Report from Microsoft Live 2007
Just as last year, Microsoft arranged a spring presentation of their upcoming stuff for developers.
The topics covered most of the Microsoft range for developers, which is quite a lot. There was talk about IIS7 and the difference between Classic and Integrated mode, generation handling of the garbage collector, Longhorn server, XNA, Sharepoint Designer (which basically is Expression Web with a bit of Sharepoint stuff thrown in), Enterprise library, Team Foundation Server and of course .NET 3.0 with WPF/WCF/WWF.
This will provide access to the DOM from C#. God help us.
Look for “WPF/E V1” during the summer (without the HTML bridge) and “WPF/E V1 Refresh” early 2008.
The turn of the year will also see the release of the full Expression Studio, which Microsoft actually seems to believe that people will use. Want to try it? Expression Blend RC version is now available.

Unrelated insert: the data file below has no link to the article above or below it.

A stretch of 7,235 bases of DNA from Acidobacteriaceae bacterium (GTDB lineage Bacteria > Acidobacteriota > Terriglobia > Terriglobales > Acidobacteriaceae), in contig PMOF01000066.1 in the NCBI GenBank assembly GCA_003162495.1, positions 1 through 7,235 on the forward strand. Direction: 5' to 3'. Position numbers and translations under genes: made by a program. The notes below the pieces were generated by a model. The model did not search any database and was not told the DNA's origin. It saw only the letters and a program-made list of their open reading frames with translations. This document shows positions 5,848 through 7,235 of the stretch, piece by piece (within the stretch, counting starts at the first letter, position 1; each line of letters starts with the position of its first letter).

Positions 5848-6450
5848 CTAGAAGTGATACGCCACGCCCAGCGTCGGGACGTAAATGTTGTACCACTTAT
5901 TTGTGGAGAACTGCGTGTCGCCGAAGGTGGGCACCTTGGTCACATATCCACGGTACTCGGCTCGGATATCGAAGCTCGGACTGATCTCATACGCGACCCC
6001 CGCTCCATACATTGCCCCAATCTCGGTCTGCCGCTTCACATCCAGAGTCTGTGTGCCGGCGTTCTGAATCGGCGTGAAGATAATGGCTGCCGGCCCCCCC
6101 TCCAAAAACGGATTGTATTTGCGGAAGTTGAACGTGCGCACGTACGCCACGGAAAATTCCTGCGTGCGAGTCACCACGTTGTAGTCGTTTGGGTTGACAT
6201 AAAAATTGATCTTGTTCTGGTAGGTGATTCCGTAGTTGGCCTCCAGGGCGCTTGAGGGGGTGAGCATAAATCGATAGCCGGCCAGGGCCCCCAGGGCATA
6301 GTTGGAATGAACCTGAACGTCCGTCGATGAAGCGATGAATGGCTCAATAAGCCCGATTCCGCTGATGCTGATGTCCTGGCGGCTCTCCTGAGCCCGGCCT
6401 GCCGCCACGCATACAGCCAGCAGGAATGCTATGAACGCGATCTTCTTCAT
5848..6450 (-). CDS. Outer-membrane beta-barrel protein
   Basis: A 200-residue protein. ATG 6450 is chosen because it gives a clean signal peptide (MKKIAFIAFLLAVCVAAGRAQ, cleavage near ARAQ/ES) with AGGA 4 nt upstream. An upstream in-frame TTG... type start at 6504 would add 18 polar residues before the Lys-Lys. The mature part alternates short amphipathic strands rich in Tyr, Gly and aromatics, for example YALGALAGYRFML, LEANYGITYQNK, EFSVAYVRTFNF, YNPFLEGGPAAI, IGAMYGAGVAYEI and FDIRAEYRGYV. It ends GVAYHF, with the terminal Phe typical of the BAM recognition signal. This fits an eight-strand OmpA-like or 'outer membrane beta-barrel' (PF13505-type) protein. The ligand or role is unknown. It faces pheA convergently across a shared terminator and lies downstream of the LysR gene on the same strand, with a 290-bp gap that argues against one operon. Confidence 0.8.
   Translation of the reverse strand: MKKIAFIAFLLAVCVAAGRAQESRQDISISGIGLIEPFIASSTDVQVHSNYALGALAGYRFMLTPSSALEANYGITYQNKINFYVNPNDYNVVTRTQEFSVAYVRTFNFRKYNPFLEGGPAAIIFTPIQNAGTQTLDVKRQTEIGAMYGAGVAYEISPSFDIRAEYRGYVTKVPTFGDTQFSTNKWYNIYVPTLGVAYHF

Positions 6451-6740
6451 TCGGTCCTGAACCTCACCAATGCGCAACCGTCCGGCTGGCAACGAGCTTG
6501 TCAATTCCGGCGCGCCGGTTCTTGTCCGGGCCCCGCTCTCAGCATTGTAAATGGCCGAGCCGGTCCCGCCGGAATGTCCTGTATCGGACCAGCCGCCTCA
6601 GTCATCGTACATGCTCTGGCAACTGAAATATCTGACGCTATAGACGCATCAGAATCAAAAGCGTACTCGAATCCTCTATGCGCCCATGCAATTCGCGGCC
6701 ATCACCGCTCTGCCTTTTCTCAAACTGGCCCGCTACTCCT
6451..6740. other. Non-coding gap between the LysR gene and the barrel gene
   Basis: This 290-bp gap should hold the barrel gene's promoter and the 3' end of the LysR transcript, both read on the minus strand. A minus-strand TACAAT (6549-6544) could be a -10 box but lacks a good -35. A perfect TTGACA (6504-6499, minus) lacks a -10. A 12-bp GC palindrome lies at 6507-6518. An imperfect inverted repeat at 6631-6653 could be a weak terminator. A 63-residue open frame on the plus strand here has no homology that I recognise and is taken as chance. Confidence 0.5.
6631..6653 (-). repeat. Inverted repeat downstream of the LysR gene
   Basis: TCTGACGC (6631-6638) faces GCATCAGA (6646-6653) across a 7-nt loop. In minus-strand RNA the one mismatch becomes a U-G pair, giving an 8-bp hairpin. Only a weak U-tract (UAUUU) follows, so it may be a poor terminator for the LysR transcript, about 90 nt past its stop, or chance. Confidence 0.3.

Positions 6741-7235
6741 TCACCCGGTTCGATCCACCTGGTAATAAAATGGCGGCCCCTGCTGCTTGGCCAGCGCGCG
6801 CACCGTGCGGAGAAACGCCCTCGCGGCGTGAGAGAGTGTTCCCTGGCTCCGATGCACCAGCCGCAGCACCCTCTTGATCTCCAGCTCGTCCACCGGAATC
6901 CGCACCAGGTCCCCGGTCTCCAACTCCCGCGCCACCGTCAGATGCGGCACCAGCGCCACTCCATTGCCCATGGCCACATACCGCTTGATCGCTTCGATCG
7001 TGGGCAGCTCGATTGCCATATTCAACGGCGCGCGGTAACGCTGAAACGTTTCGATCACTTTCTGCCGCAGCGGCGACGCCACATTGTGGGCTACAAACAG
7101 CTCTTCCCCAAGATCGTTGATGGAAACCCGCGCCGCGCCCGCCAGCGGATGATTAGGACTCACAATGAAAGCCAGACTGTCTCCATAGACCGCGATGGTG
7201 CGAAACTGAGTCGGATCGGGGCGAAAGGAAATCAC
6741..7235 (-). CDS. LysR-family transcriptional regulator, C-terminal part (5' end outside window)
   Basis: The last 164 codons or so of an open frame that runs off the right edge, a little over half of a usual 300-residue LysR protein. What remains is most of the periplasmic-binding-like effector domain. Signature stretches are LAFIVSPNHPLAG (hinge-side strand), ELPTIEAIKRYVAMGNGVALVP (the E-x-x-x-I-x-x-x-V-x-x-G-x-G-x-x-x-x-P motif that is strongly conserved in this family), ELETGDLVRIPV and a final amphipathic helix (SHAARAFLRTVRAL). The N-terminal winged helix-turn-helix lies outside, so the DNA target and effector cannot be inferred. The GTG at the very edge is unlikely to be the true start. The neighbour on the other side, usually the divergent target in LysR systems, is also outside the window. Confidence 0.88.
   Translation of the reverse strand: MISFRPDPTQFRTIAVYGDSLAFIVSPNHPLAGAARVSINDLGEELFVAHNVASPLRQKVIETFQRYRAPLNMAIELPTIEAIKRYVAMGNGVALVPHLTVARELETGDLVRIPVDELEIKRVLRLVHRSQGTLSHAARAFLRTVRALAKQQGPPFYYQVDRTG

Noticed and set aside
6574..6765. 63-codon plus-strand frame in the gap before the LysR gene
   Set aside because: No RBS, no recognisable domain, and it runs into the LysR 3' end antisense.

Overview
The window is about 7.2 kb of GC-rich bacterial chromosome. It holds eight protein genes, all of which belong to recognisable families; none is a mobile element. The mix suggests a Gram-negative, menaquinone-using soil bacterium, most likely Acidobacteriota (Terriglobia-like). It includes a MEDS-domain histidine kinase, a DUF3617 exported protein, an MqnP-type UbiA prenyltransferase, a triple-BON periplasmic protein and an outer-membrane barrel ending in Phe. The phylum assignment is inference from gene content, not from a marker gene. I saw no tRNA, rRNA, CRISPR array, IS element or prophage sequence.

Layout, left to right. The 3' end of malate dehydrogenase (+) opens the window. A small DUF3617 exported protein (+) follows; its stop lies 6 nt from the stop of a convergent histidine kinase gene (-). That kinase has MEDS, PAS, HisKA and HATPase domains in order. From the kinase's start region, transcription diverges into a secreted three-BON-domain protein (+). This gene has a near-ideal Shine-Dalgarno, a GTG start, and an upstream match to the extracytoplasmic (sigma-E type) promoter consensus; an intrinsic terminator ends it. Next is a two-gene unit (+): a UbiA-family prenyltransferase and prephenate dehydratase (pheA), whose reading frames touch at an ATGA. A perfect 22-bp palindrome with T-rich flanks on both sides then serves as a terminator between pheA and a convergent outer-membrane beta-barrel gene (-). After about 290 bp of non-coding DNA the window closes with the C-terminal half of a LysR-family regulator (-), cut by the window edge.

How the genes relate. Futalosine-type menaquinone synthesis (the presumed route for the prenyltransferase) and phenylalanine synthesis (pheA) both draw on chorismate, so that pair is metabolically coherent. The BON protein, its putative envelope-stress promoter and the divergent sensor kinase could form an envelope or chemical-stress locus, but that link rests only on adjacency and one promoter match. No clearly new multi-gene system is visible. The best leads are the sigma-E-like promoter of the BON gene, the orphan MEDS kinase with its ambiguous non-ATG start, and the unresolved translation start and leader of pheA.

There was also a glimpse into the minds of the developers regarding .NET Fx 3.5. The “red” environment contains .NET Framework 2.0 and WPF/WCF/WWF – in essence only bug fixes. The “green” version is somewhat different, with new namespaces and assemblies such as the entity framework.
Orcas was discussed, but not much there that I had not already mentioned in Visual Studio Orcas is getting closer. I think that C# 3.0 with LINQ will be a welcome addition to the developer toolbox, where inline query expressions are translated to “extension methods” by the compiler involving lambda expressions and anonymous types.
Robert Folkesson spoke about ASP.NET AJAX, formerly known as Atlas, and showed a few things you can do with the Control Toolkit. Unfortunately these kinds of presentations sadly promotes the evil of “drag and drop” cowboy programming. Also, I grow weary of hearing the word “DHTML” mentioned on the same row as “web standards”. It’s 2007, people! Strangely and fortunately I only heard “web 2.0” uttered once.
I feel that this kind of technical preview demonstrations can be quite interesting, even though Microsoft are masters in the fine art of fooling the users into believing that their software will be here “really soon now”. For instance, WPF appeared to be in the same state today as it was on last year’s Microsoft Live.
As always, don’t sit up waiting for the next best thing. Do something that matters using your existing toolbox.